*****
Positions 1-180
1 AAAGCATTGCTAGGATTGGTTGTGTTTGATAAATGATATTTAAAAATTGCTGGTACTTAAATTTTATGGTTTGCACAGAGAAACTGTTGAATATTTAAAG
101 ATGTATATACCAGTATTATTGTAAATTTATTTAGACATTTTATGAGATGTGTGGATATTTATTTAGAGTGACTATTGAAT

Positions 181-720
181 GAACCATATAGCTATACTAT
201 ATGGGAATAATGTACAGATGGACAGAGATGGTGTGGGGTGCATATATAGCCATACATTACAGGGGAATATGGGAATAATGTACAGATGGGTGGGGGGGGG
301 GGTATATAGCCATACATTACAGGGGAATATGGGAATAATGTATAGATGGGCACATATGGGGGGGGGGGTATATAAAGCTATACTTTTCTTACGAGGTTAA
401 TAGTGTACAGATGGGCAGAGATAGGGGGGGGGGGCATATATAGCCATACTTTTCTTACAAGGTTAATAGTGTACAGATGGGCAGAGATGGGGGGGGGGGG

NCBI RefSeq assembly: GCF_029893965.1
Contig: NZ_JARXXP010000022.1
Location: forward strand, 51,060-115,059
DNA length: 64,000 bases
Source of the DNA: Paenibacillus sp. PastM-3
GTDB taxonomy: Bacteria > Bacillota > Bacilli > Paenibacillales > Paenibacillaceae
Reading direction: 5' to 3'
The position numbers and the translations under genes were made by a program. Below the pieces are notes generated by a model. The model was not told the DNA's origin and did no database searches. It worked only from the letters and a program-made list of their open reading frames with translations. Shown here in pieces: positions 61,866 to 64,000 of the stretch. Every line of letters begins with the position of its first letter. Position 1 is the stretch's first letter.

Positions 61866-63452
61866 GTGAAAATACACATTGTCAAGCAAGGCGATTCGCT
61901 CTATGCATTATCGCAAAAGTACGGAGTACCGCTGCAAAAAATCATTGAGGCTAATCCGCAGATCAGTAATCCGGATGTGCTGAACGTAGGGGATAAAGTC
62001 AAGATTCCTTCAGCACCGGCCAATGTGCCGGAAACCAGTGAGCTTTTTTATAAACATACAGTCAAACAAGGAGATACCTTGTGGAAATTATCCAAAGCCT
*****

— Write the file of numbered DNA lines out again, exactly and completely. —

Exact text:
Positions 1-180
1 AAAGCATTGCTAGGATTGGTTGTGTTTGATAAATGATATTTAAAAATTGCTGGTACTTAAATTTTATGGTTTGCACAGAGAAACTGTTGAATATTTAAAG
101 ATGTATATACCAGTATTATTGTAAATTTATTTAGACATTTTATGAGATGTGTGGATATTTATTTAGAGTGACTATTGAAT

Positions 181-720
181 GAACCATATAGCTATACTAT
201 ATGGGAATAATGTACAGATGGACAGAGATGGTGTGGGGTGCATATATAGCCATACATTACAGGGGAATATGGGAATAATGTACAGATGGGTGGGGGGGGG
301 GGTATATAGCCATACATTACAGGGGAATATGGGAATAATGTATAGATGGGCACATATGGGGGGGGGGGTATATAAAGCTATACTTTTCTTACGAGGTTAA
401 TAGTGTACAGATGGGCAGAGATAGGGGGGGGGGGCATATATAGCCATACTTTTCTTACAAGGTTAATAGTGTACAGATGGGCAGAGATGGGGGGGGGGGG

NCBI RefSeq assembly: GCF_029893965.1
Contig: NZ_JARXXP010000022.1
Location: forward strand, 51,060-115,059
DNA length: 64,000 bases
Source of the DNA: Paenibacillus sp. PastM-3
GTDB taxonomy: Bacteria > Bacillota > Bacilli > Paenibacillales > Paenibacillaceae
Reading direction: 5' to 3'
The position numbers and the translations under genes were made by a program. Below the pieces are notes generated by a model. The model was not told the DNA's origin and did no database searches. It worked only from the letters and a program-made list of their open reading frames with translations. Shown here in pieces: positions 61,866 to 64,000 of the stretch. Every line of letters begins with the position of its first letter. Position 1 is the stretch's first letter.

Positions 61866-63452
61866 GTGAAAATACACATTGTCAAGCAAGGCGATTCGCT
61901 CTATGCATTATCGCAAAAGTACGGAGTACCGCTGCAAAAAATCATTGAGGCTAATCCGCAGATCAGTAATCCGGATGTGCTGAACGTAGGGGATAAAGTC
62001 AAGATTCCTTCAGCACCGGCCAATGTGCCGGAAACCAGTGAGCTTTTTTATAAACATACAGTCAAACAAGGAGATACCTTGTGGAAATTATCCAAAGCCT